Using or stealing someone else's works without permission of the author or owner, or stealing someone's works or goods. This may be accomplished by attacking a ship or aircraft; infringing on copyrights or business rights; reproducing art or trading goods, without due authorization.
Piracy was first known as violent robbery on the high seas. For two thousand years, Phoenicians, Greeks, Moors, Vikings, and pirates from many other nations attacked and robbed ships often with the support of the ships' own rulers. Air piracy emerged in the 20th century as hijackers diverted airlines for ransom, asylum, or political publicity. Piracy in the media mushroomed as high technology enabled cheap photocopying of books, reproductions of fine art, dubbing of music tapes, and copying computer software without royalty payments or permission of the authors. Piracy in brand name consumer goods is currently prevalent.
Piracy of media allows people, who could not otherwise afford it, the access to information and arts on a massive scale.
Piracy violates copyright laws, depriving authors and publishers a just return on their investment and a means to profitably sustain their creative work.
The Encyclopedia of World Problems and Human Potential is a collaboration between UIA and Mankind 2000, started in 1972. It is the result of an ambitious effort to collect and present information on the problems with which humanity is confronted, as well as the challenges such problems pose to concept formation, values and development strategies. Problems included are those identified in international periodicals but especially in the documents of some 60,000 international non-profit organizations, profiled in the Yearbook of International Organizations.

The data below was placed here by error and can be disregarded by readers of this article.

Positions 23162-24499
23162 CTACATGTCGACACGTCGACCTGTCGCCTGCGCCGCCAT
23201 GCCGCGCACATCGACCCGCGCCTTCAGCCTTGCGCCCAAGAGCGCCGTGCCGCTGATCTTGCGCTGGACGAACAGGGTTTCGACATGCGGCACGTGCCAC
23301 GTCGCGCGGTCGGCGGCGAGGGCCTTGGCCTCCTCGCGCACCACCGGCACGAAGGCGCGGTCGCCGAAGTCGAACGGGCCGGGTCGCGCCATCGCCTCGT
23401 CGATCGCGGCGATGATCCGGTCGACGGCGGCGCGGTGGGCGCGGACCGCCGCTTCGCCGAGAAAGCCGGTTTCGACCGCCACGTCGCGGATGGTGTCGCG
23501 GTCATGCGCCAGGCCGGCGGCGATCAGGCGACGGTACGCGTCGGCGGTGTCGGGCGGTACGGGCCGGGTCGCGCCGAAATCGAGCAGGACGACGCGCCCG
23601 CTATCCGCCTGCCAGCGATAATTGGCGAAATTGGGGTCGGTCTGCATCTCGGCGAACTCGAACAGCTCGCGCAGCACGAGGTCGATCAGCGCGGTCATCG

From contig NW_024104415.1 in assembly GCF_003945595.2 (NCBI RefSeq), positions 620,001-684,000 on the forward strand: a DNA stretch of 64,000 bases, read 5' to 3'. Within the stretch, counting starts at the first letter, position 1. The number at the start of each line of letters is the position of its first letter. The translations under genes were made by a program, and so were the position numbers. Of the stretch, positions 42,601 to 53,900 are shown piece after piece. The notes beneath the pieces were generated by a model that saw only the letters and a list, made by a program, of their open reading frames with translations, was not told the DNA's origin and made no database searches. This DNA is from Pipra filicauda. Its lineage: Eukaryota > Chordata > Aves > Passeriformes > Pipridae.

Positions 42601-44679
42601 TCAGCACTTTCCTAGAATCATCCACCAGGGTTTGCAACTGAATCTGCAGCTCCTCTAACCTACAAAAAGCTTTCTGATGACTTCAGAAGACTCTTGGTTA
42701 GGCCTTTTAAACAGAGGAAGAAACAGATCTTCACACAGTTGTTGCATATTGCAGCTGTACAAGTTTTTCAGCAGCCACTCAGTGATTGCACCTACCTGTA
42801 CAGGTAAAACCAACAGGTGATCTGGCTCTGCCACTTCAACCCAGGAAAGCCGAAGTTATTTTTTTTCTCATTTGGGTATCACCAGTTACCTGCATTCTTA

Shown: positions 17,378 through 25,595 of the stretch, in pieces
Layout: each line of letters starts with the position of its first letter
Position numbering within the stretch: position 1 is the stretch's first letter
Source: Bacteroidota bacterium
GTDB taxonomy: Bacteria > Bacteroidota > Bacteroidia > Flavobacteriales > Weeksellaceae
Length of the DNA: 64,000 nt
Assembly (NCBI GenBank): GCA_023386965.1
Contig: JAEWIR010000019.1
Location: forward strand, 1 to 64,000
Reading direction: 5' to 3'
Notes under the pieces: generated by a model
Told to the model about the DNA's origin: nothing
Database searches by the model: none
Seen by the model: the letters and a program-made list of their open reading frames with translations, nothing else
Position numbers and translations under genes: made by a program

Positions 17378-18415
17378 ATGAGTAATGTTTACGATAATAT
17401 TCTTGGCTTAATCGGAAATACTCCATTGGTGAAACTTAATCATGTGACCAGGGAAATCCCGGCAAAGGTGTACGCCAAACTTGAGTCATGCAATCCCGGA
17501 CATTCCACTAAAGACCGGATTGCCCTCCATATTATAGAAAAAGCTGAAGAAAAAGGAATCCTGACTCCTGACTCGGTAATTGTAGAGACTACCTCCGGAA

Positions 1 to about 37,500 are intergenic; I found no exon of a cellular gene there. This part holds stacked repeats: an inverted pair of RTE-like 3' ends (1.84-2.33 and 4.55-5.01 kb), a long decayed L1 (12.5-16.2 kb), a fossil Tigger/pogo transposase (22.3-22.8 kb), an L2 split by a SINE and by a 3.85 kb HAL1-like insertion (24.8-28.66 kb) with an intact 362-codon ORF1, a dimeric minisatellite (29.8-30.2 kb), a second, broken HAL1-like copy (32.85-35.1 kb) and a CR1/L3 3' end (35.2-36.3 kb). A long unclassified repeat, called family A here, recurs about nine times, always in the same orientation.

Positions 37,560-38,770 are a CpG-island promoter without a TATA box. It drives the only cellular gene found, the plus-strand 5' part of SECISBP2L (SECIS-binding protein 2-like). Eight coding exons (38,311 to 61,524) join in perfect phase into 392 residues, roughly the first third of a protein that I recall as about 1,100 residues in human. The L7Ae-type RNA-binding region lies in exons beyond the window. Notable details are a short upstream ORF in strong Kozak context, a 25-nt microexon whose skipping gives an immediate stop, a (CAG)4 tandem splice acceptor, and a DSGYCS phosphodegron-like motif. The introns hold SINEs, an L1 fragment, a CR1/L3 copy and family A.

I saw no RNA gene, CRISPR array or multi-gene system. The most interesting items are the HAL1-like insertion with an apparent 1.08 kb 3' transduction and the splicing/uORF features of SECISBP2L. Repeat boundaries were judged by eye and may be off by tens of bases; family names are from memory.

The Encyclopedia includes problems which such groups choose to perceive and act upon, whether or not their existence is denied by others claiming greater expertise. Indeed such claims and counter-claims figure in many of the problem descriptions in order to reflect the often paralyzing dynamics of international debate. In the light of the interdependence demonstrated among world problems in every sector, emphasis is placed on the need for approaches which are sufficiently complex to encompass the factions, conflicts and rival worldviews that undermine collective initiative towards a promising future.
Non-profit, apolitical, independent, and non-governmental in nature, the UIA has been a pioneer in the research, monitoring and provision of information on international organizations, international associations and their global challenges since 1907.